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What to Expect When You Close Your Loan

Posted by Laine Smith on 8/30/13 2:05 PM

You’ve signed the purchase agreement and been approved for the loan, but you still have no rights to the property until the day you get to legally transfer ownership: closing day.

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What Credit Score is Needed for a Mortgage?

Posted by Laine Smith on 8/23/13 9:28 AM

When it comes to pre-approval, your credit score is one of the most influential factors determining your eligibility for a loan and what rate you will qualify for. Lenders use your credit score as a risk assessment for approval.

Your score is calculated by a combination of scores from the three national credit bureaus: TransUnion, Experian and Equifax. Lenders use your median score of the three, known as a FICO score. FICO scores can range from 300 to 850.

Scores above 740 are considered “top tier” credit and will get you the lowest interest rates. Because your score reflects your lending risk, the lower your score the higher your risk is. Therefore, if your score is low, it is likely you will pay a higher interest rate.

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What Goes Into a Mortgage Payment?

Posted by Laine Smith on 8/16/13 9:41 AM

Understanding what goes into a mortgage payment is very simple. A monthly mortgage payment includes at least two parts: principal and interest. Principal is the amount of money you have borrowed and interest is the cost of borrowing that money.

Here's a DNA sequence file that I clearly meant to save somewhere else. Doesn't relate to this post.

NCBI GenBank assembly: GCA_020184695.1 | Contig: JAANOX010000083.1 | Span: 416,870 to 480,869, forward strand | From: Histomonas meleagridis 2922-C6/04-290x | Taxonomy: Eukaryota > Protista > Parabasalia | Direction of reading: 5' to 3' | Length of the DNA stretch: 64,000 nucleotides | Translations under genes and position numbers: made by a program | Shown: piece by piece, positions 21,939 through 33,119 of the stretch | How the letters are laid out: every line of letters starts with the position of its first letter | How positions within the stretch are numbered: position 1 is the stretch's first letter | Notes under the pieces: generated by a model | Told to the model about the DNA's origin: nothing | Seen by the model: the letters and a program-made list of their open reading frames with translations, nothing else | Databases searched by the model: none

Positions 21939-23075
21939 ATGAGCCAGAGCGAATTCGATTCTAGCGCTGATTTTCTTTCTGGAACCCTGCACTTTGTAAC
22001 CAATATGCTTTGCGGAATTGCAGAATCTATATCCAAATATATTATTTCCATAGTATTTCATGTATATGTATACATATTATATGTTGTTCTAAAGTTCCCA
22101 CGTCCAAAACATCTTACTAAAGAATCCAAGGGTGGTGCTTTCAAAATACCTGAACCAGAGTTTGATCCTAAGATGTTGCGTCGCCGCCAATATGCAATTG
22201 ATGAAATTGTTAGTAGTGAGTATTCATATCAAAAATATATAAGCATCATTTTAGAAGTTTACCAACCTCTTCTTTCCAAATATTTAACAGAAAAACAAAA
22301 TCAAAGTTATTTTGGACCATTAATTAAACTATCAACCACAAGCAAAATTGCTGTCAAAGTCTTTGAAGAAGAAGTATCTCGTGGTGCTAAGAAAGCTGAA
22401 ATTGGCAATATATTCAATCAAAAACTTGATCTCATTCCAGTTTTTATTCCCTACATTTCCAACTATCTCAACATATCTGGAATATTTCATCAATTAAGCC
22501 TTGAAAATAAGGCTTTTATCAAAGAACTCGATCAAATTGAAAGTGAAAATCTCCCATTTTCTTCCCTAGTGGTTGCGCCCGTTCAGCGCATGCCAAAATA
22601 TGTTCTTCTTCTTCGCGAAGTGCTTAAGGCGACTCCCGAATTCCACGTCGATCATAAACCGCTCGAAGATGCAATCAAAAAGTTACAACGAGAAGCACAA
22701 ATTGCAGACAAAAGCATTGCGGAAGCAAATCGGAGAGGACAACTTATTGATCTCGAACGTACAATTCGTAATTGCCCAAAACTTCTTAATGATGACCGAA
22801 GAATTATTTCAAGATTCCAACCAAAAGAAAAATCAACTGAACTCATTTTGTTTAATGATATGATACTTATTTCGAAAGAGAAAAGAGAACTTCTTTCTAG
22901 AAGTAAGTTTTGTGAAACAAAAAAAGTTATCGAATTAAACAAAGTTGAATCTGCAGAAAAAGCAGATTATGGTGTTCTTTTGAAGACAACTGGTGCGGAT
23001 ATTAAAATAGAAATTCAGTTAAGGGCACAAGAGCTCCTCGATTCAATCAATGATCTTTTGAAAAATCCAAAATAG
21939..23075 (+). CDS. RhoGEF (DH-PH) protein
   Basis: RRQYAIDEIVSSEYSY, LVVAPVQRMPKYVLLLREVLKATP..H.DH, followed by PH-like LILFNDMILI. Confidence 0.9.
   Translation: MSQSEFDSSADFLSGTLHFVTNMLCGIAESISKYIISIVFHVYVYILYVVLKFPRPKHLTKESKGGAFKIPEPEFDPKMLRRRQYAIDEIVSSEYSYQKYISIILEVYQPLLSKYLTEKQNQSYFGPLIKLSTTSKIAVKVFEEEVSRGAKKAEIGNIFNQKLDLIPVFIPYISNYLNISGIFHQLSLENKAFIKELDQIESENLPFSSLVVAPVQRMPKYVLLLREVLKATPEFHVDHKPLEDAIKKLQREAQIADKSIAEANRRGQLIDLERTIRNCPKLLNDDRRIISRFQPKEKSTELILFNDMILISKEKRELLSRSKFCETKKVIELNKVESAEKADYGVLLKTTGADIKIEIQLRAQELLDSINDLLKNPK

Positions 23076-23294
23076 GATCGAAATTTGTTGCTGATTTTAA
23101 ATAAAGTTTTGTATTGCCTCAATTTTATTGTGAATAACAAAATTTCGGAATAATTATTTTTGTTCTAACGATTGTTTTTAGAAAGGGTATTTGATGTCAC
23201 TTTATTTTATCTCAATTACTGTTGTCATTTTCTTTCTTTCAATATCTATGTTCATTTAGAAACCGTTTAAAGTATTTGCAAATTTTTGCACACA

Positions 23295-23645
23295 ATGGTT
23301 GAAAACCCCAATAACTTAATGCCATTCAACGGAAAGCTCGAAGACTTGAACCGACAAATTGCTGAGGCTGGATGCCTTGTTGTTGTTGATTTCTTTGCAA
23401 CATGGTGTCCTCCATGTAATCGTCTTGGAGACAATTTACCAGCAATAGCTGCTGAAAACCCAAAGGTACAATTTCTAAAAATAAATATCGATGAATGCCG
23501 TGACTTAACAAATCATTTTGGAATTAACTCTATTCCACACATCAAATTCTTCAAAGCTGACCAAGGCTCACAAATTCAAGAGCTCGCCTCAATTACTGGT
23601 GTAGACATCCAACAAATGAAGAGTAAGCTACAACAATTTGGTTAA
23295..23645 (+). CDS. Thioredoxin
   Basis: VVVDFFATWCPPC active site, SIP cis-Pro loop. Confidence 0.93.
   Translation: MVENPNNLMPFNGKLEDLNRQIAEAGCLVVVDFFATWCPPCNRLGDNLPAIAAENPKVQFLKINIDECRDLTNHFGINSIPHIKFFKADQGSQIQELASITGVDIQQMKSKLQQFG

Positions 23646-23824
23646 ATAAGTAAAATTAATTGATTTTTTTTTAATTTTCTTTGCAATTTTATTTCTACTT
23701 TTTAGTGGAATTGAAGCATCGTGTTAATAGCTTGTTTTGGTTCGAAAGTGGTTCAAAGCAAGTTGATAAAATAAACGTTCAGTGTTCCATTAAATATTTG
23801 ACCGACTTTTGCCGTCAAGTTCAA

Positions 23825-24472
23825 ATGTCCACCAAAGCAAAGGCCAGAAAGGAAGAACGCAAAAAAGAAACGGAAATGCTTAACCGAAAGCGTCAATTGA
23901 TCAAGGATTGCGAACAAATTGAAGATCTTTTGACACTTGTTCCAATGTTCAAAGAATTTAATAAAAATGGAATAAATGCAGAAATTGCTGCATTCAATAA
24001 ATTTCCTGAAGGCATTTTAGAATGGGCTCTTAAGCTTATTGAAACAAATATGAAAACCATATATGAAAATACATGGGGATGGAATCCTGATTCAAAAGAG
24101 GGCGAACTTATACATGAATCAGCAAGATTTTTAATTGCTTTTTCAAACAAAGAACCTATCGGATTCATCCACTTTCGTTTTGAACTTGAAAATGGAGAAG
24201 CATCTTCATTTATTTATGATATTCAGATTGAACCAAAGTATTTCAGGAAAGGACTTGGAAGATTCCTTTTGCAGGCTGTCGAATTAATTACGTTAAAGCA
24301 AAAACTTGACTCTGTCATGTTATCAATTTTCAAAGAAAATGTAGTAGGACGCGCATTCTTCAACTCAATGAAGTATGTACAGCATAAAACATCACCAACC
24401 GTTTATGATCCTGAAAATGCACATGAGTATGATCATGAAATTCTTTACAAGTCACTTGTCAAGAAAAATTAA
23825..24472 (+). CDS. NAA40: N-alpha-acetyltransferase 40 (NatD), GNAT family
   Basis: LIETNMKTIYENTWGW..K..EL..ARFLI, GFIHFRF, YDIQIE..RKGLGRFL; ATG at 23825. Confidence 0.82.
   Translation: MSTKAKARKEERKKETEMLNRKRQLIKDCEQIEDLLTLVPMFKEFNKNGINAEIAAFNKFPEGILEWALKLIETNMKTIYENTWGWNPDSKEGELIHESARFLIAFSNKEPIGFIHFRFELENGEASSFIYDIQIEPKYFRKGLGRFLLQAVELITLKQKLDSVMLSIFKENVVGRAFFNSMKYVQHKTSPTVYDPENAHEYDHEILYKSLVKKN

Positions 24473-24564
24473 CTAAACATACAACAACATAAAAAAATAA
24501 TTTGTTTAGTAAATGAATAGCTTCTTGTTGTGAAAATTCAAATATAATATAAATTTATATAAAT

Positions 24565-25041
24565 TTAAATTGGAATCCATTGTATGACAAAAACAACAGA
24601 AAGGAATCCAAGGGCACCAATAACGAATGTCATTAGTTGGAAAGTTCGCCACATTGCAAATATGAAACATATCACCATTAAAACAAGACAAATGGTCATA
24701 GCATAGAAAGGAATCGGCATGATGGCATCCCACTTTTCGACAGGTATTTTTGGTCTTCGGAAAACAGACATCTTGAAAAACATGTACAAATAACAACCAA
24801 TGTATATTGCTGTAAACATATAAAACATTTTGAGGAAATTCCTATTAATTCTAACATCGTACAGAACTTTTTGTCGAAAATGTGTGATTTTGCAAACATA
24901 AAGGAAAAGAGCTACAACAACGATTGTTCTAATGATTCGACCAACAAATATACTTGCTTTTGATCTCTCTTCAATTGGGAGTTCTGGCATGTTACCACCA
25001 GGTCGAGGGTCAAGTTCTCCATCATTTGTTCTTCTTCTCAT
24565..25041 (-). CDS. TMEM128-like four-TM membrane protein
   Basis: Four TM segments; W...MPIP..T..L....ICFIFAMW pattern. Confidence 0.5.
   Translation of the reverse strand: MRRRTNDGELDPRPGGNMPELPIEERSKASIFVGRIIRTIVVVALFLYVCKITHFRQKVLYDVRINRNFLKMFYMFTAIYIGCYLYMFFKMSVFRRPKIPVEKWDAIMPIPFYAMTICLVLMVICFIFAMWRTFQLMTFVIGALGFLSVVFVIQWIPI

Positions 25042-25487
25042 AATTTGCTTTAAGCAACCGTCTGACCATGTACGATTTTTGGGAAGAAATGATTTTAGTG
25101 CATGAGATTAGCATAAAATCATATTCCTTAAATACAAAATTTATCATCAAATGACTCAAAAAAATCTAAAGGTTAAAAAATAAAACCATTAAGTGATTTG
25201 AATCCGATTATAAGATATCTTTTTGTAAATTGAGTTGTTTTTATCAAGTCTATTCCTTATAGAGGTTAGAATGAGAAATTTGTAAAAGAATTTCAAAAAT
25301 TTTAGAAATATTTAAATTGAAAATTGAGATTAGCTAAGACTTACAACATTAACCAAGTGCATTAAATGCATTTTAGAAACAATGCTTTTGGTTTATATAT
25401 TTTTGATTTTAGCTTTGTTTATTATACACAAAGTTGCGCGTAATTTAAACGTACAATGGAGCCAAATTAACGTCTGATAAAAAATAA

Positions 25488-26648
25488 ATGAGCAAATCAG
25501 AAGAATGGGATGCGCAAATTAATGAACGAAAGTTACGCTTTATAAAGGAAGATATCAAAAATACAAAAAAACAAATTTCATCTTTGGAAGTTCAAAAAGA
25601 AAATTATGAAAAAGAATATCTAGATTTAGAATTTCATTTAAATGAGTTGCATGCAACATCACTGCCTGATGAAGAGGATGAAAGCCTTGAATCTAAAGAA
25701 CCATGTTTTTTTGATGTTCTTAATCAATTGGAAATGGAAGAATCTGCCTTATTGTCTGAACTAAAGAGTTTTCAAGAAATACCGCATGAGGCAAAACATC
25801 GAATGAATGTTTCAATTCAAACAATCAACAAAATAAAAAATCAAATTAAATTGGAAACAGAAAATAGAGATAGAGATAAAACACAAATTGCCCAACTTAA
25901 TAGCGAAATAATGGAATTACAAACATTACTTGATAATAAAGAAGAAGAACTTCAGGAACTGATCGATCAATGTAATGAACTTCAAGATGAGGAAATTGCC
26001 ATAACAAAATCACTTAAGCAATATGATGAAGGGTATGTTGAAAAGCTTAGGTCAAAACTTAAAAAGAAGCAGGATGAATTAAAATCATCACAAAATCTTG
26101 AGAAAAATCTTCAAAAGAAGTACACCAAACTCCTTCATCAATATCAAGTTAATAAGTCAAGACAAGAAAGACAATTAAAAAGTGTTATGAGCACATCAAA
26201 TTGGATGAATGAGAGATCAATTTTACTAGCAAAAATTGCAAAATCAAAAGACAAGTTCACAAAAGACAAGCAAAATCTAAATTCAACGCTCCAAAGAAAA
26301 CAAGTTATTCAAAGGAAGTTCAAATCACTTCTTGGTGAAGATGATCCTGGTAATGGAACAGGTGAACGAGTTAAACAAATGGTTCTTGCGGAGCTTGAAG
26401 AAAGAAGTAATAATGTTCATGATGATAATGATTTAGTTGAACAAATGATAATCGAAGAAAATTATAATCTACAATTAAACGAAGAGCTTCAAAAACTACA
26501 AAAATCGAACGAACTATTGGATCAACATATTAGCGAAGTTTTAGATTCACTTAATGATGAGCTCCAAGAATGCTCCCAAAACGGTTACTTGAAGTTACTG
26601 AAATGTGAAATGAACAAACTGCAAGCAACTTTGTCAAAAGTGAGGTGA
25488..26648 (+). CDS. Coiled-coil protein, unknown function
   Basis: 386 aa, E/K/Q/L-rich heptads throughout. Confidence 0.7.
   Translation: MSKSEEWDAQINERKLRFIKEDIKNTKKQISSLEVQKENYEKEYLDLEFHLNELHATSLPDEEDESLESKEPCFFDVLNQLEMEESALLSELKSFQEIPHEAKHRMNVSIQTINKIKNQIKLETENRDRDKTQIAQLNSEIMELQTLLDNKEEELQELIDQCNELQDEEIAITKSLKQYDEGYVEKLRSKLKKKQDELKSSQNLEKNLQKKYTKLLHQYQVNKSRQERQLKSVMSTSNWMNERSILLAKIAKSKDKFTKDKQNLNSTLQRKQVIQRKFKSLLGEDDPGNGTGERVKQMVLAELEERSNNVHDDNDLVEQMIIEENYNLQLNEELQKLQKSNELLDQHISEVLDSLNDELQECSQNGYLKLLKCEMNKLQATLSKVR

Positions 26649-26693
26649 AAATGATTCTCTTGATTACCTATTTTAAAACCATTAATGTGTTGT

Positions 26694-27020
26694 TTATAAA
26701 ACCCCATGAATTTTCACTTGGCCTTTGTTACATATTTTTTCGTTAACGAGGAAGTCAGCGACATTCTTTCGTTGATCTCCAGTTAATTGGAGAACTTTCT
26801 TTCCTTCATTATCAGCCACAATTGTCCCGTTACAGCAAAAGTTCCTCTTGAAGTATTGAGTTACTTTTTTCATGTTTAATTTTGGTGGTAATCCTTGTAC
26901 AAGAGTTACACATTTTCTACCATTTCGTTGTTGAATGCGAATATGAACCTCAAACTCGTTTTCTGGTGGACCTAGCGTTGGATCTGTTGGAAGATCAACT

For most homeowners, there is also a third part that is paid into an escrow account. Escrow is a financial instrument created in order to store money collected by a lender. The escrow account allows you to pay for things like homeowners insurance, property taxes, condominium and association feeds and mortgage insurance, if applicable. When your taxes and insurance are due, the lender pays them for you from the escrow account. This amount of your mortgage can increase or decrease, even with a fixed-rate mortgage. Therefore, your mortgage will include principal, interest, taxes and insurance, also known as the acronym PITI.

For example, you find a home that costs $170,000. You are able to make a down payment of 5 percent, or $8,500. The annual property taxes are $1,200 and the annual homeowners insurance is $720. Because your down payment is less than 20 percent, you will pay private mortgage insurance (PMI), as well.